In November, Paris revealed its “one village, two poles” plan for the summer 2012 Olympics. Passed over for 2008, the French have learned from their mistakes. Instead of spreading sporting venues around the city, they’ve concentrated on two poles of activity that together would host 75 percent of events. Most symbolically, they’ve brought the Olympic Village inside the city limits, so that the athletes can enjoy the City of Lights.
The primary Olympic pole would be located just north of the city around the Stade de France, the open-air stadium built to host the 1998 Soccer World Cup and to accommodate track and field. New construction, including the media center and new sports venues, would be built nearby. To the west, a second, largely existing pole includes Roland Garros Stadium, site of the French Tennis Open, the Parc des Princes soccer stadium, and the horse racing tracks and expansive grounds within the Bois de Boulogne park.
Located between the two poles, on one of the last zones of land to be developed in Paris, would be the Olympic Village. The land, largely covered by tracks, is owned by the state railroad. The city was already planning to develop the area, building low-cost housing, student housing, retail, offices, and a 25-acre park. The area’s historic brick warehouses, until recently used by the Paris Opera to store sets and costumes, would become the Olympic canteen. In January, a temporary tower made of helium-filled, Olympic-colored rings, a viewing platform, and an information booth, were scheduled to open on the site. In all, the city’s bid benefits from $4.2 billion already slated for urban renewal and infrastructure improvements throughout the city.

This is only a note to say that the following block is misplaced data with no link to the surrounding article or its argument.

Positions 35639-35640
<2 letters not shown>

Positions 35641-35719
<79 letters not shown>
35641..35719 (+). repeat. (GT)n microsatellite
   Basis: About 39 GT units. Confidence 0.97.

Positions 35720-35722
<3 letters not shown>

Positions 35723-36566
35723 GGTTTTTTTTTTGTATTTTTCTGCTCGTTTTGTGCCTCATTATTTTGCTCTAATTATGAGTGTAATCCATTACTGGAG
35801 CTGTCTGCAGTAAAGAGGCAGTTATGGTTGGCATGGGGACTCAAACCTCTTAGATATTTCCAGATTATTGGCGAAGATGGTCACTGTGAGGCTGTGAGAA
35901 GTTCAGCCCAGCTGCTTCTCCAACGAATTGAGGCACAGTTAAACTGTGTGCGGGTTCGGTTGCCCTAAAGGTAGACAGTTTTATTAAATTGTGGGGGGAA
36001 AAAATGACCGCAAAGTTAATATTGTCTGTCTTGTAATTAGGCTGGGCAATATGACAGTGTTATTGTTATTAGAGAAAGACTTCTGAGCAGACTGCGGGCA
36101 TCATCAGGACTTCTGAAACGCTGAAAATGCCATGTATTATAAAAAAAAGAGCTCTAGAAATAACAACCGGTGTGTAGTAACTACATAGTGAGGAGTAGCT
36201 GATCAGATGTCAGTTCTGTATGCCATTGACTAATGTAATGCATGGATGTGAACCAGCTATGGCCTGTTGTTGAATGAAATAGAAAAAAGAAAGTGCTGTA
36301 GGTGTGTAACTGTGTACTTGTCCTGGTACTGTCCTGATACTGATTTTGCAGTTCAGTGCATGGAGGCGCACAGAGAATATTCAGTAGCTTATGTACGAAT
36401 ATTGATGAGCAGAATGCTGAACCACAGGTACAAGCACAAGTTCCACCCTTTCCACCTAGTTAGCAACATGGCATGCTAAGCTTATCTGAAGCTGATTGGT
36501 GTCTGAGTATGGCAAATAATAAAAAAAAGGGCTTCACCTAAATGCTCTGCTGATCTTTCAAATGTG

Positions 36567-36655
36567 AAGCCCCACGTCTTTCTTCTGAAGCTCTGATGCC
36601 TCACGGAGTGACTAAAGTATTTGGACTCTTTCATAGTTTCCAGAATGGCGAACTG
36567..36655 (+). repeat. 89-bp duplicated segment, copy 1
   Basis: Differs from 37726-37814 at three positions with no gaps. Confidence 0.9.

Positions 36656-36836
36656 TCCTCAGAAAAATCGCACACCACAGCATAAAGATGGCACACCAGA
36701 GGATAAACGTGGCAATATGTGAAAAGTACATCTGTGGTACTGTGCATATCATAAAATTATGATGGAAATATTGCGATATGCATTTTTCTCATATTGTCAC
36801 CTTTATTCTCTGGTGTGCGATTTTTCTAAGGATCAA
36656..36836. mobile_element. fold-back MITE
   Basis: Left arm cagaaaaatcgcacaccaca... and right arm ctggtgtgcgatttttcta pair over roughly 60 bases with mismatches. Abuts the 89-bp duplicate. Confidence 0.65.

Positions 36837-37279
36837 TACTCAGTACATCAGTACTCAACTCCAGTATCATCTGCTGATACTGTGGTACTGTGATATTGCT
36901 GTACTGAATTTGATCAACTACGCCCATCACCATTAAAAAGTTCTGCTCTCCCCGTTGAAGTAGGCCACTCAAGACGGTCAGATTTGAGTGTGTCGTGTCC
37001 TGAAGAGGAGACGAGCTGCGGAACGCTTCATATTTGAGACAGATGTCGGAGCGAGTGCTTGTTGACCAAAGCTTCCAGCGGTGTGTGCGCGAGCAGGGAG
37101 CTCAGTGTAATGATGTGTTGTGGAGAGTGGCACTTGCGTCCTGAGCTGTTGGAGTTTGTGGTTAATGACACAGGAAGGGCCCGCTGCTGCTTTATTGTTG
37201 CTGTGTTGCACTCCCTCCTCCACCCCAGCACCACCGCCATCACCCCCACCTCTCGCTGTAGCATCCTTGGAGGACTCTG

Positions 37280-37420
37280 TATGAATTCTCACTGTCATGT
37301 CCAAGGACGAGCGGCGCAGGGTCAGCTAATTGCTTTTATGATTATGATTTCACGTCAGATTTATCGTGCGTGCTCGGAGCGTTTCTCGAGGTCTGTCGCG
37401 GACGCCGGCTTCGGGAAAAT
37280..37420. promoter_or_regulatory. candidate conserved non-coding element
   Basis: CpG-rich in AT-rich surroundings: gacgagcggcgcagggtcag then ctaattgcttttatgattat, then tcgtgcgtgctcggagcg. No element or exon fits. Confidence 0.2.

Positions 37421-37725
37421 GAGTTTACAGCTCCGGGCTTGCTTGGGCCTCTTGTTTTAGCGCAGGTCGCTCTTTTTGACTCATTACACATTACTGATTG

Additional projects include six temporary pavilions (preventing cost overruns by avoiding structures that won’t be sustainable once the Olympics leave) built with reusable materials that would house events like weight lifting and handball. Permanent structures would include an amorphous Aquatic Center, and the Super Dome, a 22,000-seat indoor stadium built at the northern edge of Paris to host gymnastics.
While the bid committee has presented detailed renderings of the unbuilt projects, no architects have been officially chosen. Of course, the real star of the bid is Paris itself; for instance, organizers have placed beach volleyball in the shadow of the Eiffel Tower. After a proposed investment of $5.33 billion to host the games, Paris will be looking to solidify its standing as the world’s most visited city.